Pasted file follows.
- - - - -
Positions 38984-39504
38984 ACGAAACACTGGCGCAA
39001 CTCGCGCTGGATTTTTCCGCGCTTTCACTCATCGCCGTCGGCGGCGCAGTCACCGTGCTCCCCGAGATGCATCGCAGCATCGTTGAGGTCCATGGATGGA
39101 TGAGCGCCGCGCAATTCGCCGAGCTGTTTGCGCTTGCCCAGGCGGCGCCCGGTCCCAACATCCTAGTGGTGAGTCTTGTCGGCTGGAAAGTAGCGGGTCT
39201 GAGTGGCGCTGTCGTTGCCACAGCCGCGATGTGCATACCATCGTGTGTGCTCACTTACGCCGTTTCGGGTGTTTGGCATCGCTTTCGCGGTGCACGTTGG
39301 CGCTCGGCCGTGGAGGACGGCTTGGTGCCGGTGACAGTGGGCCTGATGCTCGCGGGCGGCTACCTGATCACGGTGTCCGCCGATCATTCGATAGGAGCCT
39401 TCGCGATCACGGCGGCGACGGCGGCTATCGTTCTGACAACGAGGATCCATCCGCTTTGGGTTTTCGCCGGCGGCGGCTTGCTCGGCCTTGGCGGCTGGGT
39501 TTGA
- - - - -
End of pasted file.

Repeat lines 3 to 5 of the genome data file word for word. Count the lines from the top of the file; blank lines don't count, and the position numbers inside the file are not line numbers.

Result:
39001 CTCGCGCTGGATTTTTCCGCGCTTTCACTCATCGCCGTCGGCGGCGCAGTCACCGTGCTCCCCGAGATGCATCGCAGCATCGTTGAGGTCCATGGATGGA
39101 TGAGCGCCGCGCAATTCGCCGAGCTGTTTGCGCTTGCCCAGGCGGCGCCCGGTCCCAACATCCTAGTGGTGAGTCTTGTCGGCTGGAAAGTAGCGGGTCT
39201 GAGTGGCGCTGTCGTTGCCACAGCCGCGATGTGCATACCATCGTGTGTGCTCACTTACGCCGTTTCGGGTGTTTGGCATCGCTTTCGCGGTGCACGTTGG